In a big ceremony in Paris the Avenue de l'Empereur was renamed Avenue du President Wilson, and the New York Times wrote of the 4th of July celebrations in Paris:

    ‘Paris turned out today as almost never in its history to celebrate the Fourth of July. The French capital not only extended a royal welcome to the Americans here, but made a thorough holiday of the day on its own account.’

    They continued to report that American troops marched through the city watched by jubilating Parisians:

    ‘crowds of people that jammed every available inch of space and every window in the buildings along the line of march, on roofs, and even in trees, cheered themselves hoarse’


    The ecstatic Parisians could finally see and end to the war, so they celebrated. For the 4th year in a row, the French troops were dying by the thousands on the western front. Even on the 4th of July the battle of Hamel was being fought (a battle that included US troops). After almost a year of training, Robert Mercer and the 112th Ammunition Train was now a part of this war.

    The main part of the 37th Infantry Division headed to the Bourmont area for more training, but Robert Mercer and the 112th Ammunition Train along with the field artillery brigade travelled to Camp-de-Souge, for a training course in firing French 105-MM and 155-MM cannons. They had a stop on the way in St.Nazaire, but it is uncertain how many days they spent there.


    The trip south took no less than 36 hours (according to a diary), and the troops were being transported by 40/8 boxcars. This designation meant, that the rail-cars could carry 40 soldiers or 8 horses! The boxcars were the standard means of transportation for the troops behind the front. I assume that shaving did not take place during the trainride, since it would most certainly have resulted in some serious nicks and cuts.

    French troops getting a drink in a 40/8 boxcar. The max ammount of passengers (men or horses) are printed on the car.

    British troops in a 40/8 boxcar.

    Diagram explaining how to store 8 horses in the 40/8 boxcars. No explanaition is given as to how 40 people were to be stored in the car. Robert Mercer spent 36 hours in one of these wagons on his way to the south of France.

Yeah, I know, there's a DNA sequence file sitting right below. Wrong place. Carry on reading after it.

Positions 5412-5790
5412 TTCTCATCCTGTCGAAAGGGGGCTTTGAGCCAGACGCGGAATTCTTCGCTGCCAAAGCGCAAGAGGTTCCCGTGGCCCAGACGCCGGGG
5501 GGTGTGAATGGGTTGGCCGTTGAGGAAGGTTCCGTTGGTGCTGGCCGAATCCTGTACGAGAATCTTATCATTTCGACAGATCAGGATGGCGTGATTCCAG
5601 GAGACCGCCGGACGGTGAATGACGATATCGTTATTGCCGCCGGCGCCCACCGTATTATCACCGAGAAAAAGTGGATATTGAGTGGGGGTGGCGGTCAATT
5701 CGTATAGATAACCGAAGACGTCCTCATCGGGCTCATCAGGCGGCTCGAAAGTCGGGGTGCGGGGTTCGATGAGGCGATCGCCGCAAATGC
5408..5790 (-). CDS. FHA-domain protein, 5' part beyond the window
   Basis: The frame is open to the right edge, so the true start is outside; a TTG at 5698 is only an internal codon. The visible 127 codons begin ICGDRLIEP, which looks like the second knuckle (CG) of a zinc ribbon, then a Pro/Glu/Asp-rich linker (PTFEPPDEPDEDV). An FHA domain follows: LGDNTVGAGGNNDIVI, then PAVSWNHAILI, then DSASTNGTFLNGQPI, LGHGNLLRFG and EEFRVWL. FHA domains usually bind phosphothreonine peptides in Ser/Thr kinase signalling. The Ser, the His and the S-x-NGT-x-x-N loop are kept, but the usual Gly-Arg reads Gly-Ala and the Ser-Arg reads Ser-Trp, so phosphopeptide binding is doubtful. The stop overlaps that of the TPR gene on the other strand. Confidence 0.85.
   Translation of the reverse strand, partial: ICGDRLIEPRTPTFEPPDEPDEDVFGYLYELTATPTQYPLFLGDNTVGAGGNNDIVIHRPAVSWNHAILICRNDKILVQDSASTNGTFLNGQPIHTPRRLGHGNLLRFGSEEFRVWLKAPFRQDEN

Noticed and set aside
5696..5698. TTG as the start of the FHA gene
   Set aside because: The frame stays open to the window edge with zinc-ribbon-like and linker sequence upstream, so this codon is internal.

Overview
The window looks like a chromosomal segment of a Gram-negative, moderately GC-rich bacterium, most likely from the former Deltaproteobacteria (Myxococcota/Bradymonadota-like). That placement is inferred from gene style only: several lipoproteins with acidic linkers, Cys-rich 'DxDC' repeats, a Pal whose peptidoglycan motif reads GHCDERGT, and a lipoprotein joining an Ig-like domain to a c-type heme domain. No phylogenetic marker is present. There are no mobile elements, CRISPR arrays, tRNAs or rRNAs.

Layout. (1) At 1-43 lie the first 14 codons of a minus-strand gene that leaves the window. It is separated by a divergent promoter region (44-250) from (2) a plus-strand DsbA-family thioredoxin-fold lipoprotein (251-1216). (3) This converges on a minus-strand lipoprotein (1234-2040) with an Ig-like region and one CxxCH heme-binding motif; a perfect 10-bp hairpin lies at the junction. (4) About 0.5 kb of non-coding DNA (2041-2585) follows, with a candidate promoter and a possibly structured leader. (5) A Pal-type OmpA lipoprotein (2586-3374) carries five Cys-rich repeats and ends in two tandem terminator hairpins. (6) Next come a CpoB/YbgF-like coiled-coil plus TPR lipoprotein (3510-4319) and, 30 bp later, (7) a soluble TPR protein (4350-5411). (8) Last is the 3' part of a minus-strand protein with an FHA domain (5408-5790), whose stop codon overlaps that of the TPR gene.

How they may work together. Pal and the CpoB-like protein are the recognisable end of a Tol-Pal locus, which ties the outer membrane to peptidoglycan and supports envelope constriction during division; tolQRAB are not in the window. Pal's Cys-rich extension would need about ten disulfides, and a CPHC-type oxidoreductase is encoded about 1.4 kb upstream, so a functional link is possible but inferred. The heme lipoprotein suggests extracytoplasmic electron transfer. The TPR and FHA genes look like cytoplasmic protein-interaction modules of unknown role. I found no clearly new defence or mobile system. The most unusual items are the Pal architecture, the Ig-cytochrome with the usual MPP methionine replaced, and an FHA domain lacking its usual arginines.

The 40/8 boxcars were used in both world wars. After WW2 the french government sent each US state one of the boxcars full of presents. They were called the "Merci Wagons" and are on display in multiple locations today. This one is from Nevada.

    The arrival to France must have made a great impression on a 17-year-old soldier being abroad for the very first time. Especially after having spent almost a year in a military camp in the middle of the cotton fields of Alabama. However, arriving at Camp-de-Souge must have felt a bit like returning to that very camp.

    Camp de Spouge. The pictures are probably from the early 1920's.

    But for Robert Mercer, camp-time was almost over. The next part of his training would be conducted at the front.


    About a month after arriving in France, the 147th Infantry relieved other American troops in the Baccarat Sector. This marks the first time that the Ohio-troops came under fire.

    The story about the 37th Division and the 147th Infantry has been told a number of times, and we have a very good indication of where they went and what they did. But we cannot automatically presume, that the 112th Ammunition Train (And Robert Mercer) followed along at all times. As we can see, they trained in another area than the 37th, and at one point army historian Tom McCleod even states that Division HQ lost contact with the field artillery brigade and the 112th Ammunition Train for a long period of time. Fortunately, I have found a letter from an anonymous soldier who served in the 112th Ammunition Train, written on Thanksgiving 1918.

    [​IMG] [​IMG] [​IMG]
    Images from the letter from a private in the 112th Ammunition Train.

    In the letter the soldier gives a short overview of the travels of the 112th. We can use this information to verify in which of the engagements of the 37th Division that the 112th Ammunition Train took part. The letter proves, that Robert Mercer and the 112th actually took part in all the major operations of the division, making the claim that the 112th was “lost” a bit strange.